VENFIELD 8: I really admire and enjoy working with Mr. Lebourg -- he has been indispensable to me. So when he suggested some shots with that mask, I thought, "Why not?" I couldn’t have anticipated the reaction those photos received. The elements of informality and iconoclasm work very powerfully. As for putting my "business" out there -- it’s no biggie. Pun intended. Seriously, he crafted a setting in which I could remain anonymous and yet exposed. I think it is genius and beautiful. I am very proud of that shot.
EDGE: You’ve shot portraits of men in urban settings, deserts, and now woodlands. Do you find any particular setting more inspiring than others?
VENFIELD 8: I am always attracted to contrasts. If I am shooting in an urban setting, then I want the model to show a softness or accessibility, whereas in the desert you have this bejeweled character, very sophisticated and stylized. I find that interesting. Environments lend so much feeling to a photograph, I couldn’t imagine just shooting in a studio all the time.
EDGE: What about body types? Do some inspire you more than others? Do you prefer bears, for instance, or might you do a book centered on some other type?
VENFIELD 8: That’s an interesting question. I don’t really have a type. Not in my personal or professional choices. I like all men’s bodies, I don’t think you could accurately look at my body of work and say I have a type or a look, although for a particular shot I may only consider a certain type. With "Bear Hill," we were obviously looking for not only bears, but a certain type of bear, but that was only for aesthetic and continuity reasons. Lots of different types of men inspire me, so I would never limit myself. I find it boring and hard to believe when people say that they only like one type of guy, or when photographers seem to shoot only a particular type of model. It is so limiting.
EDGE: Would you call yourself a bear?
VENFIELD 8: I guess so. I am not big on labels, so I tend to not call myself anything, but certainly others have described me as one. Usually a "muscle bear" although I am not sure how accurate that is. I have a beard, and so, bam -- I am a bear. I just posted a selfie on my Instagram, and everyone said I was a bear -- so the people have spoken.
Hills and Valleys
EDGE: So, now, let’s talk about your first book, "Bear Hill." When it came to doing this book, what drew you to the idea of a homage to Bruce Weber’s iconic "Bear Pond?"
VENFIELD 8: "Bear Pond" is such a beautiful and legendary book, and I have always held it dear to my heart. It wasn’t until I saw a picture of David [Laflamme] that it clicked in me that I would like to shoot him in the "Bear Pond" style. As an artist, you see a model and think, "This is what I would do with them." Usually you never get the chance, but in this case, the creative gods were smiling on me.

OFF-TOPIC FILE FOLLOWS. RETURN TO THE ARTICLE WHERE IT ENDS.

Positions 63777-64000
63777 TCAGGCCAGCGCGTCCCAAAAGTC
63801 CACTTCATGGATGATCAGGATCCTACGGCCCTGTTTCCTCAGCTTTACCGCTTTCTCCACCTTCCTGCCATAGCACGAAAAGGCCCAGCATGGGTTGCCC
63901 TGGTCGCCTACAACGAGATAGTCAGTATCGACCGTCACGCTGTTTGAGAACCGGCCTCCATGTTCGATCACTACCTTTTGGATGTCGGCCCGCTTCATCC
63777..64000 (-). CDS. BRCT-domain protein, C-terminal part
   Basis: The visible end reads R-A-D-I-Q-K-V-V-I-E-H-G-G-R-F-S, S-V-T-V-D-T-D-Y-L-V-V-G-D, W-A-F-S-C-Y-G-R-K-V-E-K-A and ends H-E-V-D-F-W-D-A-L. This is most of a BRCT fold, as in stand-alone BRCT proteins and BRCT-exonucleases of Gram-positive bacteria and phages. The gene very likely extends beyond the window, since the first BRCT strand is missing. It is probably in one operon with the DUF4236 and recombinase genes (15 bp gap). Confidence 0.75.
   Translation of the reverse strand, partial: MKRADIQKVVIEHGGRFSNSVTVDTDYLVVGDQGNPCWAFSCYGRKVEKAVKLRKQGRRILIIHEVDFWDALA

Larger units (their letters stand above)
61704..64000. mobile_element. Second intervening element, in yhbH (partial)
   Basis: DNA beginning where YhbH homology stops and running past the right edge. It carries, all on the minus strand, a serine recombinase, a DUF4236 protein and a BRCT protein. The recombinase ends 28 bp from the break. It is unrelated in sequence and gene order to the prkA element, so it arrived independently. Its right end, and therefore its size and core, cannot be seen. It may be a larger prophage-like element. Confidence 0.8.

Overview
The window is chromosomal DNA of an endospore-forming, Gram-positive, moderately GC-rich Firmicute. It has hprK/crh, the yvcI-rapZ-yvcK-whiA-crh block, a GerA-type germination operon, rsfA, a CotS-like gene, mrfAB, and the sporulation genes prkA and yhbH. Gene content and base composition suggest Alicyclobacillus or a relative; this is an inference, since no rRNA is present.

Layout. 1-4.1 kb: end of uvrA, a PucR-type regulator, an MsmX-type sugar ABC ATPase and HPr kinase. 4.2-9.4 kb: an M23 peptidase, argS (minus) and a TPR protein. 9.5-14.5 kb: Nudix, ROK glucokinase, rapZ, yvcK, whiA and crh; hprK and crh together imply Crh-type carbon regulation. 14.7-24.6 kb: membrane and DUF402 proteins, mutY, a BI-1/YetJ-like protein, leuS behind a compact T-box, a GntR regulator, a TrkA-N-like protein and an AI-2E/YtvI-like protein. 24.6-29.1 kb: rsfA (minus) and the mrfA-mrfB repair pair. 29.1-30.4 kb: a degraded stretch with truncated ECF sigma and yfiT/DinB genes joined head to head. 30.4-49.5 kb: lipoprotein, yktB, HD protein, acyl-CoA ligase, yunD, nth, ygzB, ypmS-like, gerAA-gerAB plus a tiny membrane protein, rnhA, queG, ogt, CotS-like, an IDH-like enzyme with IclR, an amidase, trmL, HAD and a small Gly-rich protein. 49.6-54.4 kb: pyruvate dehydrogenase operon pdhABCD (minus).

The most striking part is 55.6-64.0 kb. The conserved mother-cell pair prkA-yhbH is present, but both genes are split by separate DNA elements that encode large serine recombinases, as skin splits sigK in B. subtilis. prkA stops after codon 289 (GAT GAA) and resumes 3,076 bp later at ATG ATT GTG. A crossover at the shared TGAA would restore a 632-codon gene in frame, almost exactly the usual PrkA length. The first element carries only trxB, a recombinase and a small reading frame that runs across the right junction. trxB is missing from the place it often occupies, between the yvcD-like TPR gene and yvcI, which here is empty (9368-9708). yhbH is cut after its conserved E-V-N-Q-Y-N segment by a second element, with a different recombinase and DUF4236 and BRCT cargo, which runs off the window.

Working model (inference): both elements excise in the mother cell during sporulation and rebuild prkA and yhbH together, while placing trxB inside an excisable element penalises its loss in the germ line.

EDGE: Right -- David Laflamme is your main model for "Bear Hill." How did you end up casting him, if that’s the right word, for this book?
VENFIELD 8: David is a supermodel -- although he hates it when people say that. Popularity has certainly never been his intention or desire, but it has all happened by accident for him.
I had seen his shots floating around on Tumblr, and he struck me as beautiful and interesting. I found out his name and contact info -- and then just cold call emailed him. He gets a lot of proposals, but he checked out my work, and figured, at least I was professional. We met and I made my pitch, and I brought my copy of "Bear Pond" with me, and he liked it and knew what I was going for. He had never been photographed nude before (or since) so it was a great honor for me when he agreed.
EDGE: You also have included some other models in the book. What drew you to those particular men?
VENFIELD 8: David and I started to look at candidates, and we wanted to make sure that the models were similar for cohesive reasons. There had to be a chemistry and an ease to make the tone of the book work. Ryan was someone David had known, and he had done some modeling before, and John was someone David has known from Facebook, but both guys really took a leap in joining the project. They both hold their own with David -- they are so beautiful and easy to work with.
EDGE: How did they get along with Laflamme?
VENFIELD 8: Perfectly, it was great. We all ended up laughing the whole time, sometimes, it was hard to be serious.
EDGE: Creating a book like this is a lot of work. How many photos did you take total for "Bear Hill?"
VENFIELD 8: True. There are about 500 photos, and lots more that we could have had in the book, but it would have been to hard to include everything. Some that are not in the book will be on a gallery wall someday when we do a show. Some may be in a second volume, should we ever do one.